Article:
to reinforce the action of tlie heart. The expressed desire
for s,olid nourishment was accepted as a hopeful sign, but
the doctors believe that it is not prudent to oblige her in this
respect. It is yet impossible to determine when Mrs. Mc
Kinley will be able to leave this city for her home, even if
she continues to improve as rapidly as she appeared yester
day, betöre feverish symptoms were again noted later at
night. Last evening it was thought at the house that Mrs.
McKinley might safely be put on an east-bound train as
early as next Monday or Tuesday, but it is more than likely
that the Scott residence will be the home of the president
for at least ten days to come.
in fact, one circumstance indicates, strongly that the
president and his official family may be compelled to remain
in the city for even a longer time than that. This fact
is that the John Hooper residence, on the corner of Clay
and Lagune streets, has been offered to the president for
the use of the members of his cabinet, in order that they
might lie nearer to him for the consideration of affairs of
state. The proffer was considered, but no definite answer
was given.
This morning, when it was announced that President
McKinley would attend the launching of the Ohio, the
mounted guard was seen to draw up in front of the house
preparatory to his departure to the Union Iron Works, and
there was a feeling of great relief. The president's actions
seemed to give more assurance of Mrs. McKinley's improve
ment in health than any statement from the doctors could
have done.
When the president le ft the Scott house at 9:40 he walked
briskly down the stairs to his carriage. He appeared to be
in good spirits and the care-worn expression of his face,
which had been noticeable for the past few days, had dis
There was every temptation for the crowd Chat waited
around the president's temporary residence to cheer when
they saw the head of the nation come out, but for fear
ci disturbing Mrs. McKinley there were no noisy demonstra
tions, simply a respectful lifting of hats as the president
passed by.
During the president's absence at the launching, Mrs.
McKinley slept quietly, and it was reported to the president
that her condition is constantly improving.
The president drove rapidly through the streets and
was cheered enthusiastically, and in response repeatedly
lifted his» hat. Arrived at the transport dock, he Inmrded
the government tug Slocum, which was to carry the presi
dential party and congressional delegation and other favored
guests to the scene of the launching at the Union Iron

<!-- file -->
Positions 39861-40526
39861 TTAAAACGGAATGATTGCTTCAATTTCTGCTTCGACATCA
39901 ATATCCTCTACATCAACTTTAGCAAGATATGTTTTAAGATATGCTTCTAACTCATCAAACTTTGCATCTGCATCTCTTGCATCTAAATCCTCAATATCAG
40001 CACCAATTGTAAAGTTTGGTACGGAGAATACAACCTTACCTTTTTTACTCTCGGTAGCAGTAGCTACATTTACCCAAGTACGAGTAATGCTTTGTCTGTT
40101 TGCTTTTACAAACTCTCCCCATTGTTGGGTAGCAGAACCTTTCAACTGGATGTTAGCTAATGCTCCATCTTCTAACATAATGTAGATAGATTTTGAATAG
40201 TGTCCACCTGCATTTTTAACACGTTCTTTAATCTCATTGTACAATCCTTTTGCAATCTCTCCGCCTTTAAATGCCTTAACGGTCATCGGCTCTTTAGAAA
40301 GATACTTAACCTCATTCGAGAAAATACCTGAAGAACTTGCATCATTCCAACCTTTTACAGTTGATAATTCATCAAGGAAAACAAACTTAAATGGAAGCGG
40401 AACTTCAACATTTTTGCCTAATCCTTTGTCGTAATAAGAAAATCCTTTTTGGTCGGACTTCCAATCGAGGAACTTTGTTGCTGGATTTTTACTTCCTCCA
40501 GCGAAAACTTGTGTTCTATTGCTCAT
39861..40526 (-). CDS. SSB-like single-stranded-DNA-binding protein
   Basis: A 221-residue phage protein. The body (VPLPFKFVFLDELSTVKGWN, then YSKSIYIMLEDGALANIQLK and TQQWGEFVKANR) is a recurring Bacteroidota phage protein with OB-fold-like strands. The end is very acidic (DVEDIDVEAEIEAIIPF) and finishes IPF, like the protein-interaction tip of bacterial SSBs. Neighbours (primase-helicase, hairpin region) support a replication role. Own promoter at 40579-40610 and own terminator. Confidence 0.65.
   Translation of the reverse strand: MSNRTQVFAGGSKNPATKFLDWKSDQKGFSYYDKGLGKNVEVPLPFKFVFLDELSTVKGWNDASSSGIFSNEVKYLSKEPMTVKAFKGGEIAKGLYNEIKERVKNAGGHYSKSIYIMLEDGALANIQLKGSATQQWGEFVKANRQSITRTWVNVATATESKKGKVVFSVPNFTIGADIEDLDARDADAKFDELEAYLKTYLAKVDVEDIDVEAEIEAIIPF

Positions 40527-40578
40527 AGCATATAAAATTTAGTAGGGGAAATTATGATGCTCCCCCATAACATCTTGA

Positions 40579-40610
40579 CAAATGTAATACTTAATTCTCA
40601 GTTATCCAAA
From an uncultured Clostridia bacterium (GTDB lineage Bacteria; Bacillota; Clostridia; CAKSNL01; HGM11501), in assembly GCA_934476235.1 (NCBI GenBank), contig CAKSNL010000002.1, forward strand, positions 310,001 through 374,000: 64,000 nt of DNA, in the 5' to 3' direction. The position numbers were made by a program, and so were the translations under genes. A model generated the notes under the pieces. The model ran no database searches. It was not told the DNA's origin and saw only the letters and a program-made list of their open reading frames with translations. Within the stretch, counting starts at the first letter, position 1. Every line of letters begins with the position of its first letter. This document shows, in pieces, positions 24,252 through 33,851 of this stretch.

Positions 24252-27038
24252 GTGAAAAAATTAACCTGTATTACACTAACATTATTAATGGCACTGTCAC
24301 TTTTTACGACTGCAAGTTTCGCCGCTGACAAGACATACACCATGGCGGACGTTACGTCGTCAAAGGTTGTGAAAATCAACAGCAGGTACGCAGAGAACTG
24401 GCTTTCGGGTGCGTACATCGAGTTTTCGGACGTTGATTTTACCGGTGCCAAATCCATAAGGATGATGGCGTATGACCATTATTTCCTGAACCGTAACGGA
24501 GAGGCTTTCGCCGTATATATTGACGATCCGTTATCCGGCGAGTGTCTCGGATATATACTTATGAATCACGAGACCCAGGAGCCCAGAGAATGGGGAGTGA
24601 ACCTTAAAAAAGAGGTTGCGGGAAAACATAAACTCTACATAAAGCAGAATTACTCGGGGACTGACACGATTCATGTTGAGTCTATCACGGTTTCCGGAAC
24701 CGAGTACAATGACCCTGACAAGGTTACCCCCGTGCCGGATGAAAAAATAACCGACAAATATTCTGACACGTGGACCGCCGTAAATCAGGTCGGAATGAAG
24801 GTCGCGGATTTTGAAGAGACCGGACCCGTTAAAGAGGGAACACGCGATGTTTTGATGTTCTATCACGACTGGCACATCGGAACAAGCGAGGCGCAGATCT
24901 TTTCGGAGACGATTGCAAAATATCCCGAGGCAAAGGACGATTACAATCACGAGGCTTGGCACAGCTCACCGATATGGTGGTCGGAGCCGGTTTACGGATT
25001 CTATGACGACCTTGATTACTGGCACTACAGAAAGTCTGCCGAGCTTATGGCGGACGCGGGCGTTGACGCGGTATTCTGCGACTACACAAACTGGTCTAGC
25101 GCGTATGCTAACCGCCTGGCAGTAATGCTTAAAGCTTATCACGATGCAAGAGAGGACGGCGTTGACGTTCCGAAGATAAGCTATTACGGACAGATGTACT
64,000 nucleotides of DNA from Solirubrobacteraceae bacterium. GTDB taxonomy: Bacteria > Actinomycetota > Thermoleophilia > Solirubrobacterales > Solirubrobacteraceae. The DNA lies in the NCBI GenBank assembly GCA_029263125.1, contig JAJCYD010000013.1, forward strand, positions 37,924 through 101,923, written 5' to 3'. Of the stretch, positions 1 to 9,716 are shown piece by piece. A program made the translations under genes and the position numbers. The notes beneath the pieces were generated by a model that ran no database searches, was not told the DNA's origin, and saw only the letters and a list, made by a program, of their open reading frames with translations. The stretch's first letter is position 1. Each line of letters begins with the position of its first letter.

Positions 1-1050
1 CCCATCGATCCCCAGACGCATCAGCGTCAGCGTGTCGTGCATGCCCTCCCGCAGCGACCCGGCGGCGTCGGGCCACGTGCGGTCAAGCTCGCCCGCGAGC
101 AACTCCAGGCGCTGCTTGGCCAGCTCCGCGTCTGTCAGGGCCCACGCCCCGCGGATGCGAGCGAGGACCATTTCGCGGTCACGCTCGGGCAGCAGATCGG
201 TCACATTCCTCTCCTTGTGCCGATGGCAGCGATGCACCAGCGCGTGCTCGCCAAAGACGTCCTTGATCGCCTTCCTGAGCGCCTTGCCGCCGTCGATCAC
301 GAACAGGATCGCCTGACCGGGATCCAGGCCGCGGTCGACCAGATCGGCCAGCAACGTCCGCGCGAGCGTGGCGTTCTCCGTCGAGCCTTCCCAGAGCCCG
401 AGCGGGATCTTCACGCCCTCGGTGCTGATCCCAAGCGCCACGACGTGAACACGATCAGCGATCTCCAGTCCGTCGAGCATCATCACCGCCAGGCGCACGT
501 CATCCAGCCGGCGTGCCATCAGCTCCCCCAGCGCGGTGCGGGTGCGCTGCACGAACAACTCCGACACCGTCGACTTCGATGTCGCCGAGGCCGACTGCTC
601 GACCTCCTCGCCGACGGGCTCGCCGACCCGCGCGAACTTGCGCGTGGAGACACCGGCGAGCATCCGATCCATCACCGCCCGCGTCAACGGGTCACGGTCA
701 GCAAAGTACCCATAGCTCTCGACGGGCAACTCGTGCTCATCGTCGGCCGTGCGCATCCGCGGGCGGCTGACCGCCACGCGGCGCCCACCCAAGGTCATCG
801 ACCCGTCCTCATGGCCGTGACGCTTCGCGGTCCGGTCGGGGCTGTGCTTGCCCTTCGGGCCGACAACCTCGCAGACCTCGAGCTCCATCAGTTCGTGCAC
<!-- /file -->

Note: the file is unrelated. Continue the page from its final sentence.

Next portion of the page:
Works. Besides the cabinet members and their ladies, there
were on board the little vessel. Governor Nash, of Ohio, and
his staff and ladies; Miss Barber, niece of Mrs. McKinley,
and Miss Helen Deshler and her sister.
The tug Slocum was handsomely decorated with flags
and draped with national colors. As she left the transport
dock the screeching of whistles, the clanging of bells and the
booming of cannon made a volume of sound that could be
heard for miles, and announcing to an anxiously waiting
population thrft the presidential party was on Us way to the
Union Iron Works, where so many vessels of warlike type
have been constructed during the past fifteen years.
A great fleet of craft of every ]>'c,bb!" description had
preceded the president out into the blue waters of the bay.
all loaded down to the water's edge with masses of hu
manity anxious to do the president honor. It was a glorious
sight. Flags and bunting streamed from their fastenings in
tin- cool breeze, flags fluttered and streamer* of national
colors trailed in the wind. Bands played popular airs and
there was an incessant cheering.
Added to the noise which issued from the smaller craft
in the bay, was boom of cannon from the several warships
anchored in the harbor. All along the water front the fleet
of boats were given ovations, and returning cheers and
salutes were echoed all down toe bay.
The Ohio party boarded the steamer Resolute, and the
steamer McDowell convey, d General Shatter and his officers
of the posts and their ladies to the scene of activities.
Barges without number, loaded to their utmost capacity,
were towed down the bay by powerful tugs, and in and out
of the process,'on steam. 1 the government tug.s Governor
Markham and Governor Irvin. bearing Governor Gage and
his staff and other state officers.
President McKinley arrived at the Union Iron Works
shortly after 10 o'clock. There he found the 3.000 employes
assembled in the yard. The president was greeted with a
cheet and was present.d with a gold plate in memory of
the occasion. He spoke briefly to the men, thanking them
for the gift and complimenting them on their skill as work
Aft er an inspection of the works Mr. McKinley went
to a stand, where he saw the laun hing. When that was
over he board, d the -..ocuiu uu.c iuoig and returned to the
Scott residence.